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View of Maple Farm Field
Maple Farm in Mendon

New $75M Catalyst Fund Helps Permanently Protect 116 Acres in Mendon

June 28, 2024

For decades, Jim and Cheri Vandersluis have been saving abused and abandoned animals at their Maple Farm property in Mendon. But now, with the help of several partners, they’ve ensured their 116 acres are permanently protected and able to be enjoyed by future generations. 

“This farm has been in Jim’s family for three generations and it’s been our dream for years to make sure it’s protected,” said Cheri, while gently petting a Chinese goose named Romeo in the couple’s front yard. “It would’ve been really easy to sell to a developer, but land preservation is so important to us. Now the next generation of nature lovers can come and learn about the outdoors.” 

Collaboration Leads to Conservation 

The farm is a beautiful mix of open fields, tranquil forest, three vernal pools, a pond and Muddy Brook that serves as habitat for state-listed threatened species like the American Brook Lamprey. Sloping hayfields give way to dense forest areas while Great Blue Herons and Red-tailed Hawks patrol the pond and perch in the trees overlooking the water. 

from L-R: Jim Vandersluis; Cheri Vandersluis; Lisa Mosczynski; Anne Mazar; Megan Gordon, Mass Audubon Land Protection Specialist
from L-R: Jim Vandersluis; Cheri Vandersluis; Lisa Mosczynski; Anne Mazar; Megan Gordon, Mass Audubon Land Protection Specialist

While the Vandersluis’ will continue to own the property and run their farm on 8.5 acres, Metacomet Land Trust (MLT) and the Town of Mendon now co-hold a conservation restriction on the remaining acres. This acquisition also connects open space that is privately owned but preserved with a conservation restriction held by the Town of Mendon on one side, and conservation land owned by the Town of Hopedale on the opposite boundary. The public will have access to these properties through trails with the VanderSluis property being the missing link to connect them. 

Land Conservation Can Span Decades 

Anne Mazar, Chairwoman of the Mendon Community Preservation Commission, and Lisa Mosczynski, president of MLT, have been working towards this outcome for more than two decades.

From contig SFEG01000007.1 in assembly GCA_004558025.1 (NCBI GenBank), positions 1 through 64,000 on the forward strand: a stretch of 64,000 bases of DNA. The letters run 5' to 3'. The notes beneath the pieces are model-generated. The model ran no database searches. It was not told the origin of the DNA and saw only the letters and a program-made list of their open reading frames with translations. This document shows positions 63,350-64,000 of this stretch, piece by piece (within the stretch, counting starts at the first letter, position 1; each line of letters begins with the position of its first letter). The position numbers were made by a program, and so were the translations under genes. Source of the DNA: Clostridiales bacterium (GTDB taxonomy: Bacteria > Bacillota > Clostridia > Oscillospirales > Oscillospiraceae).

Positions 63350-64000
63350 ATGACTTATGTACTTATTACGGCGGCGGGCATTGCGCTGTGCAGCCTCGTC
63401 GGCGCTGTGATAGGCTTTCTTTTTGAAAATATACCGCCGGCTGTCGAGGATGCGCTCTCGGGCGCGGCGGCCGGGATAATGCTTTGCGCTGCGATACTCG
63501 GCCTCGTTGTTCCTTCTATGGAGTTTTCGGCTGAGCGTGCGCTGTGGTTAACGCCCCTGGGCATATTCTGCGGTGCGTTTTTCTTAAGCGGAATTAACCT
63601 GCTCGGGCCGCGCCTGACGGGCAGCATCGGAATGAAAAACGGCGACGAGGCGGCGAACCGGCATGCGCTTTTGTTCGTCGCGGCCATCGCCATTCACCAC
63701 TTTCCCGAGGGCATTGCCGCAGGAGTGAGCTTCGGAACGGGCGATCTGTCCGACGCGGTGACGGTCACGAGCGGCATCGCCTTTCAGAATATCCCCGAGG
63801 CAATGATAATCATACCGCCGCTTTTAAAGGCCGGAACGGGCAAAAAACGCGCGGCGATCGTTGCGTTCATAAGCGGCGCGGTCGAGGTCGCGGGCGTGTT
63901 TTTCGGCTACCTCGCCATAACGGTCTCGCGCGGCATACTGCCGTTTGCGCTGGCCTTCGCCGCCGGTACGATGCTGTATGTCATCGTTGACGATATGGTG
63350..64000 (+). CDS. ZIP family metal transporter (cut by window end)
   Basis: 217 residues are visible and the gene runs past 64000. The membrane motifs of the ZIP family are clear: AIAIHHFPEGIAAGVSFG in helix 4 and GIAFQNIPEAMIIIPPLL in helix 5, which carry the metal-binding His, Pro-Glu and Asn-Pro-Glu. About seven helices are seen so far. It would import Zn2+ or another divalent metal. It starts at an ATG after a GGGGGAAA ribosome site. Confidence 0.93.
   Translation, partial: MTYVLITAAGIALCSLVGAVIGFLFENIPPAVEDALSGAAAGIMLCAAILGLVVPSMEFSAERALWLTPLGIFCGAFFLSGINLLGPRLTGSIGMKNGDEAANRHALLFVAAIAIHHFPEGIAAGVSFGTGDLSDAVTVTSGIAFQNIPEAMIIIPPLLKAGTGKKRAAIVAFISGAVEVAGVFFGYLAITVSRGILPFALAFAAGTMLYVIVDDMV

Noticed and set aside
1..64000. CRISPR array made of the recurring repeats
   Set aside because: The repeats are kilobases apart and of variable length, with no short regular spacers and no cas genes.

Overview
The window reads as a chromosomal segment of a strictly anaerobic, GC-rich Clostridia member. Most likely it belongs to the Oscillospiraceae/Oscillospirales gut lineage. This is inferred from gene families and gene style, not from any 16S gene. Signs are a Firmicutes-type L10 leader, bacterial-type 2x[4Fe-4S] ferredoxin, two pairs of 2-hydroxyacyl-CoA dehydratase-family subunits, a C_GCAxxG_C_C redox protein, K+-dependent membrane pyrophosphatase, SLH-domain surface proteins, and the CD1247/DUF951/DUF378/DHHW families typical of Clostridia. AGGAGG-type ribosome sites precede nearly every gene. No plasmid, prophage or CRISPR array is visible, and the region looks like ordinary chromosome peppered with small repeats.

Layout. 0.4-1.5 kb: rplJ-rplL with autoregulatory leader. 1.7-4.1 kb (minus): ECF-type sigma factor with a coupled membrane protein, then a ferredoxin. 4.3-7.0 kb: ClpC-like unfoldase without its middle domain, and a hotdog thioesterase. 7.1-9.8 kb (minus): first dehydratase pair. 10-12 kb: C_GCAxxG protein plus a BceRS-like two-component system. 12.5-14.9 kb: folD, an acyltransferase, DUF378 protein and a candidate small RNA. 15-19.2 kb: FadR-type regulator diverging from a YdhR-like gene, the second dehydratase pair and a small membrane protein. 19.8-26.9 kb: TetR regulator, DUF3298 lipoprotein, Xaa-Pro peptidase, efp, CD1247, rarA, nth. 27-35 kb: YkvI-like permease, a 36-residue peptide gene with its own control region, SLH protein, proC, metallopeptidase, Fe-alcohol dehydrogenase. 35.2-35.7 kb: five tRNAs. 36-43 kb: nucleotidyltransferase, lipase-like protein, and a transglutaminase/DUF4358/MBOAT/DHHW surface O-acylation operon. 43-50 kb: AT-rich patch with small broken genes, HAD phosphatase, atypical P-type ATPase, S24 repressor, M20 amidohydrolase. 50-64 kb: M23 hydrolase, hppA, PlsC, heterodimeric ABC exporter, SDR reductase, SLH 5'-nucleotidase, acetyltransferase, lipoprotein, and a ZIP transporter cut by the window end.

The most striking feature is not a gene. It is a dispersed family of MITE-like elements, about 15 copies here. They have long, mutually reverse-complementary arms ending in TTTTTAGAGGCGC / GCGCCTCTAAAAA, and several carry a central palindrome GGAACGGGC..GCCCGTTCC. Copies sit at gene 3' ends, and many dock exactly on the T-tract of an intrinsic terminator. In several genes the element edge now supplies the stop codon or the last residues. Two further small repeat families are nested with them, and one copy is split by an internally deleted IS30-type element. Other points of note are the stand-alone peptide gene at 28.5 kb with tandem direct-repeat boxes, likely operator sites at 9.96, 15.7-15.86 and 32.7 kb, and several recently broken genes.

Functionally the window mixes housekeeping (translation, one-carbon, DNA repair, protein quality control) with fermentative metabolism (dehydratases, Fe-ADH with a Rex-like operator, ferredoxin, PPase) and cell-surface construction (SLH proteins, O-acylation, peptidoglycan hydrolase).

In 2005, Jim and Cheri reached out to discuss placing a conservation restriction on the property to protect it from development. Despite near constant changes and various plans for the property that didn’t pan out over the years, both Mazar and Mosczynski maintained solid relationships with the couple and never gave up on their dream of working with Jim and Cheri to see the land protected. 

By 2022, developers were beating down the Vandersluis’ door with seven-figure offers. Although they could’ve cashed out, the couple decided to work with the Town and MLT on a discounted sale price that would see the land protected instead of clear cut and developed. However, despite MLT securing a Conservation Partnership grant from the Commonwealth, and the Town contributing Community Preservation Act funds towards purchase of the land, there was still a substantial financial gap preventing the finalization of the deal. 

Enter Mass Audubon and its new 30x30 Catalyst Fund

This $75 million initiative to accelerate the pace of land conservation in New England is tailor-made to assist with land deals like this one. Mass Audubon was not only able to use $175,000 as a bridge loan to the town that will eventually be repaid by a state grant, but also contributed a $200,000 gift to complete the deal. 

“Mass Audubon’s Catalyst Fund helped put us over the finish line,” Mazar said. “This could’ve easily been another subdivision, but instead we were able to close a deal that was 25 years in the making. We can’t thank Jim and Cheri, as well as all of our partners, enough.” 

Mosczynski agreed and said a deal like this often has a positive ripple effect. 

“When people see highly visible frontage lots saved after being in danger of disappearing, it reinforces the importance of the outdoors and the environment and makes land conservation a priority,” Mosczynski said. 

The Vandersluises, MLT, and the Town of Mendon volunteered copious amounts of time and effort over the past 25 years to make this deal happen. Without their hard work and enduring relationships, saving these 116 acres wouldn’t have been possible. Mass Audubon is proud to have played a role in this land conservation success story and fortunate to help leverage our 30x30 Catalyst Fund to act nimbly and make a positive and lasting impact. 

“This work cannot be done without partnership and collaboration from a multitude of sources, and we thank everyone from the landowners to our conservation partners for this important win,” said Mass Audubon’s President and CEO David O’Neill. “Ensuring municipalities and local land trusts can bring money to the table in a timely fashion is often the difference between conserving land and watching it be clear-cut or developed, and we will similarly deploy the Catalyst Fund across the Commonwealth to meet the state’s ambitious climate goals.” 

Interested in Conserving Land? 

Mass Audubon created the 30x30 Catalyst Fund to enable us to move quickly in protecting 30% of Massachusetts' land, in particular the most biodiverse and carbon-rich lands that are also at risk of development. Land trusts, cities or towns, or agencies can partner with us to leverage land protection opportunities via the Catalyst Fund.

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